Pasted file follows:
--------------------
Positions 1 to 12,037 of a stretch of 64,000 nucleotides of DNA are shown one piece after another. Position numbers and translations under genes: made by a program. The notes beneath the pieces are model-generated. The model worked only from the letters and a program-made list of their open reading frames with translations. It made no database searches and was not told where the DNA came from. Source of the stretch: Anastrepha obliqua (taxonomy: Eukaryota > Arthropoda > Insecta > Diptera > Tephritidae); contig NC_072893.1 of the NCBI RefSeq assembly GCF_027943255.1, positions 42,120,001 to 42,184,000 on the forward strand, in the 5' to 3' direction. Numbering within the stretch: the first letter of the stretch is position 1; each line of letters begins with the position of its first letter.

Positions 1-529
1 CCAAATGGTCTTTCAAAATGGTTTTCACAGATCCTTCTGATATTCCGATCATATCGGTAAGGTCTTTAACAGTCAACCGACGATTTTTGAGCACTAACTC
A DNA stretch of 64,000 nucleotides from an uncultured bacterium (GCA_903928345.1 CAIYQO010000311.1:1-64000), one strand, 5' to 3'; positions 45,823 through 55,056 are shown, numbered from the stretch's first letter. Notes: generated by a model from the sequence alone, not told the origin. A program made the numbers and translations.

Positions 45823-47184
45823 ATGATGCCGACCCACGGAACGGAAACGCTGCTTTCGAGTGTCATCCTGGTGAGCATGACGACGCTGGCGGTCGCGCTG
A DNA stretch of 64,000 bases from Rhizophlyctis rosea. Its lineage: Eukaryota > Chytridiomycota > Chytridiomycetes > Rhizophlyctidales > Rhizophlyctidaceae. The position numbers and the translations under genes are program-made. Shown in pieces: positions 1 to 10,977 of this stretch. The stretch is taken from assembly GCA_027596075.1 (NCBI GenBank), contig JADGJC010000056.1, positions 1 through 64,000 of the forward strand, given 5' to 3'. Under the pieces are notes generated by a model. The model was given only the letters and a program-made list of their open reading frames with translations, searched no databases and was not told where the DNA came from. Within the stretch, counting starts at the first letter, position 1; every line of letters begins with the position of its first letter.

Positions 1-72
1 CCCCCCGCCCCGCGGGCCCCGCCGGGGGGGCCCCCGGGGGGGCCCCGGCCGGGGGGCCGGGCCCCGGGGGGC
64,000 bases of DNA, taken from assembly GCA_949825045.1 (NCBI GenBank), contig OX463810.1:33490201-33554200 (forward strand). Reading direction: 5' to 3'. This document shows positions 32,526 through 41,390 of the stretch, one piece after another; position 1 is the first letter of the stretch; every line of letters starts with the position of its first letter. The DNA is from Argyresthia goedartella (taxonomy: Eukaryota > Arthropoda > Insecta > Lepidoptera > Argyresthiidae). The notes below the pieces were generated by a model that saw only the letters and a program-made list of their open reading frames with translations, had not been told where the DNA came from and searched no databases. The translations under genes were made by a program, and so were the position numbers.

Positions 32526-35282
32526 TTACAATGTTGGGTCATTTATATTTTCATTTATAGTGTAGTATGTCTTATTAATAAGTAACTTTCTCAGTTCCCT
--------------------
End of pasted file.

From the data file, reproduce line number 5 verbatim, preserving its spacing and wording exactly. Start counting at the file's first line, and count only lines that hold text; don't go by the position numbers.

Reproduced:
Positions 45823-47184